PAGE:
Silicon Valley is desperate for designers

@CNNMoneyTech April 6, 2012: 10:29 AM ET
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NEW YORK (CNNMoney) -- In the Silicon Valley hierarchy, coders have always ruled the roost, but right now there's a different skill set on the industry's most-wanted list: designers.

From giants like Facebook and Google to barely hatched startups, everyone is fighting over a small pool of artists skilled at bringing websites and apps to life.

Johnnie Manzari, a prominent user interface designer for more than a decade, says he gets weekly phone calls from people asking him to recommend good designers.

"There's a huge demand for finding talent," he says. "Just like with engineering, one of the reasons it's been so difficult is there just aren't many people that are that good. Not only are people looking for designers more than they used to, but the bar they're willing to accept has gone up."

Several of the industry's power players have been on design-focused shopping sprees.

In June, Facebook scooped up Dutch software design company Sofa. It was the first of many design focused "acq-hires" -- the industry's term for buying a startup to get hold of its staff.

Two months later, Facebook bought Push Pop Press, a digital publishing company founded by former Apple (AAPL, Fortune 500) interface designer Mike Matas. The deal was aimed at bringing in the talented designer and his team, not the e-book software they'd created.

Facebook made another design-focused purchase in December, hiring most of Gowalla's team to work on its Timeline profile redesign. Google left behind Gowalla's check-in service, which has since shut down.

Facebook isn't the only one going after designers. When Google hired Digg founder Kevin Rose and a number of his employees from Milk, it made the unusual choice not to bring in the team's engineers. It wanted Milk's product and design talent -- especially Daniel Burka, the former creative director at Digg. His creations are elegant and whimsical, which is exactly the vibe Google wants to bring to Google+ and its social products.

Google (GOOG, Fortune 500) attempted to buy Facebook founder Dave Morin's new company, Path, for the same reason, according to those with knowledge of the proposed deal. Google coveted the Path team's aesthetics and expertise in crafting intuitive mobile apps.

For sites where Web designers gather, it's a new golden era.

Dribbble, an invite-only site where designers show off their work and talk shop, has become a recruiting mecca. There are currently 25,000 designers on Dribble, with more than 60,000 waiting to get in.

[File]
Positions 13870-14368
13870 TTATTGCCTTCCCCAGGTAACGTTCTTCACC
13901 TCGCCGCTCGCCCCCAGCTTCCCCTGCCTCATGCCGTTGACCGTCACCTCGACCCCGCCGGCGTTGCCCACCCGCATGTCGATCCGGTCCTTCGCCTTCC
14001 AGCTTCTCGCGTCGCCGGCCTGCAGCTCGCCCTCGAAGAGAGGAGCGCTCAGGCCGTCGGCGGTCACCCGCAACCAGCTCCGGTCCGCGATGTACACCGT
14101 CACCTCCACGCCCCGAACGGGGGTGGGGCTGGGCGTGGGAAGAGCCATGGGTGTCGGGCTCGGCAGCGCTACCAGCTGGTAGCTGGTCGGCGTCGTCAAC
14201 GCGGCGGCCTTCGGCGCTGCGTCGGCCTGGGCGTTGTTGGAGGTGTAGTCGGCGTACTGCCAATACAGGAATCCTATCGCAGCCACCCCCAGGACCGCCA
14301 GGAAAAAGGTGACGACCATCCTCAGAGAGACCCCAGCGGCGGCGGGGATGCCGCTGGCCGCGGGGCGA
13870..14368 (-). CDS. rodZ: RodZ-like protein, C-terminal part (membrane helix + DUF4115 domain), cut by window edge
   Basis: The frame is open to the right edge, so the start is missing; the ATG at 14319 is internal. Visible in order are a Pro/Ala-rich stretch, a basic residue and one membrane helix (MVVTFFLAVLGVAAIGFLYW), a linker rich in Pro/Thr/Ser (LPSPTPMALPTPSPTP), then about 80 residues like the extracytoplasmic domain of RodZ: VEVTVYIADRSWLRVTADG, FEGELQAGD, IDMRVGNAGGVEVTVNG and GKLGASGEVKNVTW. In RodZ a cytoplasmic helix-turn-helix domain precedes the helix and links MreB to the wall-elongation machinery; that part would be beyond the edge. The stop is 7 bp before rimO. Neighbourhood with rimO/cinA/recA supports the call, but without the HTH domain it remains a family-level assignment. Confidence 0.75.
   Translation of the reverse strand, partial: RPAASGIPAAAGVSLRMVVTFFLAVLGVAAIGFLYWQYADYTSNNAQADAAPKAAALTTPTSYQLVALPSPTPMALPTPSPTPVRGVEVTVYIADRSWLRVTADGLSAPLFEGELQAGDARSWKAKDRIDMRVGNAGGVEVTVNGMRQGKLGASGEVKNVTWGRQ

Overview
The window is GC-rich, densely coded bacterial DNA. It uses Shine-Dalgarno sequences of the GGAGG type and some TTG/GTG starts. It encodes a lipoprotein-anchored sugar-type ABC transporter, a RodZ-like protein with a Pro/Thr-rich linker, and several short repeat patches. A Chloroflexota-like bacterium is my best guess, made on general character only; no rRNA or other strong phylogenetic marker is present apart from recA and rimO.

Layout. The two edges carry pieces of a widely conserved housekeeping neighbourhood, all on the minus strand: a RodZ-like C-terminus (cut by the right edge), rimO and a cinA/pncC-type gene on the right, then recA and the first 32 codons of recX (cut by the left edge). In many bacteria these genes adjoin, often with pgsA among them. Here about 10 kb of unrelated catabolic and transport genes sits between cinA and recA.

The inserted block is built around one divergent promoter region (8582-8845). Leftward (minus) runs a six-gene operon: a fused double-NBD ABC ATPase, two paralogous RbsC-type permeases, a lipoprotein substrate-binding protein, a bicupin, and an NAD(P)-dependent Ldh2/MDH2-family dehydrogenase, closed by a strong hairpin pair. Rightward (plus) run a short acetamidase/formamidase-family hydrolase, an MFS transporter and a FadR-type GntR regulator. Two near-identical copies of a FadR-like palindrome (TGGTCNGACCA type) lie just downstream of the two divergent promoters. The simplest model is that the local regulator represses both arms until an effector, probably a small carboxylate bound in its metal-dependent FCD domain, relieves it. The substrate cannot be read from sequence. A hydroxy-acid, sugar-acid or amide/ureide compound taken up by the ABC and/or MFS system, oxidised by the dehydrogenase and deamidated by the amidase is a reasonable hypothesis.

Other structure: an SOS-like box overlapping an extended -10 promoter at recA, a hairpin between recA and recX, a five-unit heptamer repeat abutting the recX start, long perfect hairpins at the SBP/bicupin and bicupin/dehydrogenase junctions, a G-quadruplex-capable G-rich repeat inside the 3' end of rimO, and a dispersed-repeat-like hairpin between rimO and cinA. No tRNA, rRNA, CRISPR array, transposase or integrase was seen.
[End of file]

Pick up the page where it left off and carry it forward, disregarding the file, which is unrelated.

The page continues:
"We're backlogged," Dribbble co-founder Dan Cederholm says of the site he launched three years ago. "The demand has been high, and it's turned out to be a fantastic resource to discover designers."

Apple and Google are among the companies that scout talent through Dribbble, he says. Dribbble's job board, which charges $200 per post, currently features ads from Facebook, ESPN, Yelp, Zappos and PayPal, among dozens of others.

There's been a surge: Cederholm says Dribbble hosted a record 411 job ads last quarter, almost twice the number it had in the previous quarter.

San Francisco-based 99designs, which connects designers looking for work with small businesses, is also enjoying the boom times. It raised $35 million last year in a funding round led by Accel Partners and has more than doubled its staff since then.

"Demand for design is only increasing," CEO Patrick Llewellyn says. His site is now paying out $1.5 million a month to designers -- twice the volume it had a year ago.

There are several catalysts at work. Manzari cites faster broadband speeds and better browsers as a factor. Designers can do things now that they simply couldn't 10 years ago, and the rise of smartphones and tablets gives them a new canvas to play with.

Companies are also recognizing just how make-or-break design can be.

Mint.com, for example, was far from the first personal finance website out there, but its elegant, intuitive style catapulted it to the front of the pack. Two years after Mint launched, Intuit snapped it up for $170 million.

Veteran entrepreneur Rocky Agrawal cites Mint and recent phenom Pinterest as examples of companies that took off because of their visual flair.

"The first 50 or 500 people that come to your site, the biggest thing that's going to impact them is the design," he says. "If you have great design, you can acquire the audience you need."

As the demand for designers increases, their salaries are going up as well.

The latest AIGA/Aquent Survey of Design Salaries, a long-running industry benchmark, found that online designers command significant premiums over their print-focused peers. Those with specialized skill sets, like information architects and user-experience designers, now draw a median salary of $85,000.

They're also moving up the career ladder. Apple's top designer, Jonathan Ive, is widely regarded as one of the company's most powerful executives. In its IPO filing, Facebook called out the two types of personnel it considers strategically vital: software engineers and product designers.

Designers used to fall "somewhere between what an engineer would get paid and what the receptionist would get paid," Manzari says. "It was definitely a tier below in terms of salary and say in high-level decisions. I think that's completely changed." To top of page

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